Why feds need to talk to industry about cyber

Shutterstock image (by deepadesigns): protection concept, shield icon.

Securing the future isn't one sector's game.

According to Deputy Treasury Secretary Sarah Bloom Raskin, the keys to responding to and recovering from cyberattacks "are preparation, coordination and practice." Speaking at the inaugural Incident Response Forum on March 31, Raskin called for increased cooperation between the public and private sectors during.

She hailed the Obama administration's plan for a national cyber incident coordination policy, slated to be released this spring. "Once adopted, such a coordination policy will enable government agencies and the private sector to better understand what to anticipate from each other and one another," she said.

Raskin wasn't able to offer details on the developing plan, but she said the Treasury Department has already been working on coordination with the financial sector.

"To test our collective preparedness, Treasury, working in partnership with [the departments of Homeland Security and Justice] and financial regulators as well as the private sector, has completed five large-scale cybersecurity table-top exercises in little over a year," she said. "This is how we practice."

Across town on the same day, Emile Monette, the General Services Administration's senior adviser for resilience and cybersecurity, urged closer relationships between government agencies and their device suppliers at the American Bar Association's Internet of Things conference.

Monette said buyers don't know what risk-based decisions were made in the manufacturing process for Internet-connected devices, but they assume that risk when they start operating the technology. He said the question for government and industry alike is, "How can we equitably share this risk?"

Historically, feds have kept suppliers at arms' length, despite memos that have noted the necessity of communication. But Monette said feds will struggle to stay aware of the risks inherent in the systems they're procuring, let alone learn of new solutions, if they don't talk to their suppliers.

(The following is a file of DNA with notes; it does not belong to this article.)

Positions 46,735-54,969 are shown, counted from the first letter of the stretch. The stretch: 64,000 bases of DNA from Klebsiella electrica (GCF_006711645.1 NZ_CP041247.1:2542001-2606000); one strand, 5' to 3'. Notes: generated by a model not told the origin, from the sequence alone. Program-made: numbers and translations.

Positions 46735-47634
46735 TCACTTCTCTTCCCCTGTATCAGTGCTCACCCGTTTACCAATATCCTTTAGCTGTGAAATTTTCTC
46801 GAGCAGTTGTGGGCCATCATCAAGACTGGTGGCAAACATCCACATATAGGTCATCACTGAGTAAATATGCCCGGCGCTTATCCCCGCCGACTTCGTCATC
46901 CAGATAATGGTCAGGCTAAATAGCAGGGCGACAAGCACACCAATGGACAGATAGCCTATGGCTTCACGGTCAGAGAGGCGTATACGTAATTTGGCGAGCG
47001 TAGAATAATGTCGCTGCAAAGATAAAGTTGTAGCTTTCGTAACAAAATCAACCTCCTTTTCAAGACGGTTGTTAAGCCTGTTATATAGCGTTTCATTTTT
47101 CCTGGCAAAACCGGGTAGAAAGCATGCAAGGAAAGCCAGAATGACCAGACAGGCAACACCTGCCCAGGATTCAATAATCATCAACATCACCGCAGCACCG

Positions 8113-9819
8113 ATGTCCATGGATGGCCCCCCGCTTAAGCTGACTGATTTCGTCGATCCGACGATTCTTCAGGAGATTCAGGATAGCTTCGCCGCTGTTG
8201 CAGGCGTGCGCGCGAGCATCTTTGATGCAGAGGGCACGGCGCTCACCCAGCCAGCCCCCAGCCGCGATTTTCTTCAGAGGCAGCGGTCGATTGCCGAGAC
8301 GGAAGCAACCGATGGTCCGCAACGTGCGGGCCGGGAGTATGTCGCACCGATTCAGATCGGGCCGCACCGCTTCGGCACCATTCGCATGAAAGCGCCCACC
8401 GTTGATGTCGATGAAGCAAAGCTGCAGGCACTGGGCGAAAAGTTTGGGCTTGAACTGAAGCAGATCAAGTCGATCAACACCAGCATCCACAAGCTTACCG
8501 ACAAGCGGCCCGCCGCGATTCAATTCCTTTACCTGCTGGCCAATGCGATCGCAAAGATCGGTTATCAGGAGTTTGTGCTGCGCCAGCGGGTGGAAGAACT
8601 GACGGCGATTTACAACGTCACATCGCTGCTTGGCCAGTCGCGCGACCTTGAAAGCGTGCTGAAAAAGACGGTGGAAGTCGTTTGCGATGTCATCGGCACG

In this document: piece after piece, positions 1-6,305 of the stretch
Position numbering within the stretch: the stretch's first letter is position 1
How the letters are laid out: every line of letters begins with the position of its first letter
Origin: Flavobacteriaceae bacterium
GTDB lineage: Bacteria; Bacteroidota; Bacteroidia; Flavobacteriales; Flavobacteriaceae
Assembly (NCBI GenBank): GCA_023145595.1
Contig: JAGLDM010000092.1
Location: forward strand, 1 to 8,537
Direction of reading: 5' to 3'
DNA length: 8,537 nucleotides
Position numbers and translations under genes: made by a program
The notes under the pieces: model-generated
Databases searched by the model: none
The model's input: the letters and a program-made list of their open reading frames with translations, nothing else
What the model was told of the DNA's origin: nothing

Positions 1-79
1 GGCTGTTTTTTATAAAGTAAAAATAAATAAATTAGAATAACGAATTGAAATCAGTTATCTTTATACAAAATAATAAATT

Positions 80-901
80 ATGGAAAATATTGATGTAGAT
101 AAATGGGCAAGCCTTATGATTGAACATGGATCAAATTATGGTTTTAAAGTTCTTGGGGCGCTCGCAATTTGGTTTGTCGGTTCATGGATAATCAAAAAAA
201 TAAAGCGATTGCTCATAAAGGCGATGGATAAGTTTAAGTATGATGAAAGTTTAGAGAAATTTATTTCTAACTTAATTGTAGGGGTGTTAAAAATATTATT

Raskin, in her address, imagined a ransomware attack that could lead to 21st-century bank panics.

"While initially only impacting the individual bank, the interconnectedness of the financial sector -- through payment systems or third-party vendors processing transactions, providing cloud-computing services or operating mobile solutions -- leads to actual or perceived contagion throughout the sector," she hypothesized. "First one by one, then at an accelerated pace, other institutions' files, data and systems are likewise affected, causing a crisis in confidence that one might imagine could threaten the financial stability of the United States and beyond."

Such an attack hasn't happened yet, she said. But if it does, tight coordination between government and industry will be crucial to keeping the American economy from falling apart.

About the Author

Zach Noble is a staff writer covering digital citizen services, workforce issues and a range of civilian federal agencies.

Before joining FCW in 2015, Noble served as assistant editor at the viral news site TheBlaze, where he wrote a mix of business, political and breaking news stories and managed weekend news coverage. He has also written for online and print publications including The Washington Free Beacon, The Santa Barbara News-Press, The Federalist and Washington Technology.

Noble is a graduate of Saint Vincent College, where he studied English, economics and mathematics.

Click here for previous articles by Noble, or connect with him on Twitter: @thezachnoble.


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